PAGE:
It was a great activity for a Saturday.

Teaching Energy Glasses

The second day, we explored sound vibrations using metal cans, plastic wrap, and rock salt.

The kids had to problem solve to figure out how to make the salt move without touching the can.

There was lots of trial and error before they realized that they could use sound energy to make the salt move!

Days 4-5: Light Energy

As we worked with light energy, my goal was to explore how the light can be manipulated and bent.

This was important because we were going to use this to direct the sunlight into our solar ovens later in the unit, but it was also fun.

The kids played a target practice game as they explored how they could “move” the light from a stationary flashlight using a mirror.

This is a great teaching energy activity, the students love it!

Each group was given a target to hit.

They had to write in their journals to explain what they did to move the light and why they think it worked.

The kids had a great time trying to hit the target, and they really felt like it was a game vs. an experiment.

Little did they know they were learning about light at the same time!

Days 6-7: Teaching Energy Transformation (Heat/Thermal Energy)

Out of all the forms of energy, my students seemed to have the best grasp on thermal energy.

My big goal was for them to make connections to the Sun being a source of thermal energy (to prepare them for the solar oven project) and the idea that thermal energy causes changes in matter.

After watching a BrainPopJr. video on Heat Energy, the kids and I had a great discussion about where they see heat energy around us.

We even came to the conclusion that our hot cars on a sunny day are an example of heat energy from the sun.

We did a brief experiment focused on the idea that heat energy changes matter.

The kids were put into groups. and given three ice cubes, three pieces of chocolate, and three paper clips.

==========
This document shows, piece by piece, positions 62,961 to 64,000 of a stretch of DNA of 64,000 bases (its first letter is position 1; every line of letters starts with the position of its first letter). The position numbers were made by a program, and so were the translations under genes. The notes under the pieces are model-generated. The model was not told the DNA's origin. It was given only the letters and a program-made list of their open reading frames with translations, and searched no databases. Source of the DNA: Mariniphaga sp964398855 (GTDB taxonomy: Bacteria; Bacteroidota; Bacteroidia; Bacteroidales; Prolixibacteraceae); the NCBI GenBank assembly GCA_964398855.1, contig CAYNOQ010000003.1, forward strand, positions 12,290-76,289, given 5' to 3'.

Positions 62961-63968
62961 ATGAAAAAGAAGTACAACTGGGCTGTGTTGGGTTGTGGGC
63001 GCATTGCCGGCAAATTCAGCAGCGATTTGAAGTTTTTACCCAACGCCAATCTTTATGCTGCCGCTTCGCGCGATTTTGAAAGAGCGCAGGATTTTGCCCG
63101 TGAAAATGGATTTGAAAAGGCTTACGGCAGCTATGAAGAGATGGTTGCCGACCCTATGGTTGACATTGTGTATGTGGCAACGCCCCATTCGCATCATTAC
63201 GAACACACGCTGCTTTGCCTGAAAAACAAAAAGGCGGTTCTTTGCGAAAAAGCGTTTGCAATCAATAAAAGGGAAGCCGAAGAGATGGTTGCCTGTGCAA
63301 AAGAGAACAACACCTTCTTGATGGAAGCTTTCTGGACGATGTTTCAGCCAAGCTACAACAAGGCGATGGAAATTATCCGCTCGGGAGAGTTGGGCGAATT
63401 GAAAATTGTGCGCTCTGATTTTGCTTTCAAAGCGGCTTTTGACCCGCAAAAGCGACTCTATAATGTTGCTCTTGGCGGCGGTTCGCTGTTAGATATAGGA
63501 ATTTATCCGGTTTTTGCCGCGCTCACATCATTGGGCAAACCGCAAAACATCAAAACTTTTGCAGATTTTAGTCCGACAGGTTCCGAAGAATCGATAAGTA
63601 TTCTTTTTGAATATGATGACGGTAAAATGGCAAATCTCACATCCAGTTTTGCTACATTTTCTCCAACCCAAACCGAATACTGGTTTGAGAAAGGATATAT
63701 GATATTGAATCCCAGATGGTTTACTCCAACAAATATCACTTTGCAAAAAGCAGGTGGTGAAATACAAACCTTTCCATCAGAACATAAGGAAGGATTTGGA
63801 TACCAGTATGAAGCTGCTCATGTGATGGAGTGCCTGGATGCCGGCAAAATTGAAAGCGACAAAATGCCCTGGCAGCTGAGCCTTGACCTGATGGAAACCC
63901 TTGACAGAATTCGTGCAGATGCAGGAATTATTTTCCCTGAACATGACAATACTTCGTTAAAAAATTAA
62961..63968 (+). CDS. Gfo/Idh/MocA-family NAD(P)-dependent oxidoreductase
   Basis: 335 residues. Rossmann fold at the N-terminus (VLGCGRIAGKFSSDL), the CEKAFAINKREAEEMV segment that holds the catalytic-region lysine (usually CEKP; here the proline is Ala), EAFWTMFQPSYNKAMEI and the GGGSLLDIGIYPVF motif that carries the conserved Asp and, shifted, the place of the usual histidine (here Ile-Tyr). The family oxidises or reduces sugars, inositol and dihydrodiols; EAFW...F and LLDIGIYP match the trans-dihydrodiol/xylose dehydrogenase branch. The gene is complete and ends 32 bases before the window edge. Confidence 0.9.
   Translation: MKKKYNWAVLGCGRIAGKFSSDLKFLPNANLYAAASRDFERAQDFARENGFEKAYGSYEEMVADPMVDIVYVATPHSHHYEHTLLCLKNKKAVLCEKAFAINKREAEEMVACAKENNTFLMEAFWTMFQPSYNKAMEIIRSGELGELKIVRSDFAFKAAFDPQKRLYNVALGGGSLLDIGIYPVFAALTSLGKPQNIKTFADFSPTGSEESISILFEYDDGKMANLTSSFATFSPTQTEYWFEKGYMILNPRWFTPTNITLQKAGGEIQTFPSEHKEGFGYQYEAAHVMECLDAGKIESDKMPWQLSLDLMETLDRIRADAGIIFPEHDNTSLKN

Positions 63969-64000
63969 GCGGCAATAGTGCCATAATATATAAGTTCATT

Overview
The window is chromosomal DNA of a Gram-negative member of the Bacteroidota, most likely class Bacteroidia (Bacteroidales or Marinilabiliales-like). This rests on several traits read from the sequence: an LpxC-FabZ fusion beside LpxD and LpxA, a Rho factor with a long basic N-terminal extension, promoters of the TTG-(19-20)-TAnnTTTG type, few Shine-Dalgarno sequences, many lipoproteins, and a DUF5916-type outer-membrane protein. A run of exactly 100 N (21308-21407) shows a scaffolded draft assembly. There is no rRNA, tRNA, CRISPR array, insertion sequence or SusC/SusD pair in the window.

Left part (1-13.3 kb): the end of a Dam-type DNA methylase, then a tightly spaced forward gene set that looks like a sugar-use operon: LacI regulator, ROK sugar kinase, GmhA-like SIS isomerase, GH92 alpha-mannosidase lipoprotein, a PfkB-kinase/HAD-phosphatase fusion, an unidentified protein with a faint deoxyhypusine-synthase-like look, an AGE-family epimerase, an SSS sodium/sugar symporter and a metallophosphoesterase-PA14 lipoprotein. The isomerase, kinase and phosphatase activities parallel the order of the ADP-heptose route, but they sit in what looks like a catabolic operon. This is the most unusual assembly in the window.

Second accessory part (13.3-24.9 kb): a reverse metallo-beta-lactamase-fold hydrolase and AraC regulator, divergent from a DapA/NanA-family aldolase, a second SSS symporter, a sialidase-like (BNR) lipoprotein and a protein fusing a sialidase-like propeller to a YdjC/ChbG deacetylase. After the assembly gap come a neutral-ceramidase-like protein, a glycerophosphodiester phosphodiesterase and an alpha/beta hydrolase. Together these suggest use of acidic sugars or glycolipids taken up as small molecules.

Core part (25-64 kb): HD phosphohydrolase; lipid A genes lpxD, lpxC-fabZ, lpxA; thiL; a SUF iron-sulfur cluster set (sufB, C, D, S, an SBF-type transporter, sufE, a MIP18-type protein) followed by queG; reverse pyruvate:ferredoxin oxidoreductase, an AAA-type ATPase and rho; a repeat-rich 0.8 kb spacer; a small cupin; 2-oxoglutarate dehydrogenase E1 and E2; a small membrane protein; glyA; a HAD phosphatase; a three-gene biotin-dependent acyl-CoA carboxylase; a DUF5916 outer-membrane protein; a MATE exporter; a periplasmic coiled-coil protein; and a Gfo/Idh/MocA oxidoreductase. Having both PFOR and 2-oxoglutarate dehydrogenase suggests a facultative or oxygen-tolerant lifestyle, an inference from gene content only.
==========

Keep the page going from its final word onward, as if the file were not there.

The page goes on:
They hypothesized what would happen to the items when placed by the window for five minutes and held in their closed hand for five minutes.

Our third set was just left in the room as a control.

Teaching Energy Heat Thermal

The results were MESSY, but so fun.

The kids created a table of their before and after diagrams, which allowed us to have a FABULOUS discussion about how the source impacted what happened.

The kids came to the realization that body heat impacted the items more quickly, but the heat from the sunlight coming in our window would have eventually served the same purpose.

Of course, they also had some questions about the fact that the paperclip didn’t change at all and whether the starting temperature of the three objects impacted the effect of the heat. (Which led to an extra mini-experiment later that day where were started all three items in the freezer.)

Day 8: Solar Oven S’mores

Teaching energy can be so much fun when you have an awesome and yummy project!

My partner teacher and I (we share adjoining rooms) did this activity together.

Over the course of the week, the kids brought in boxes of different sizes and shapes.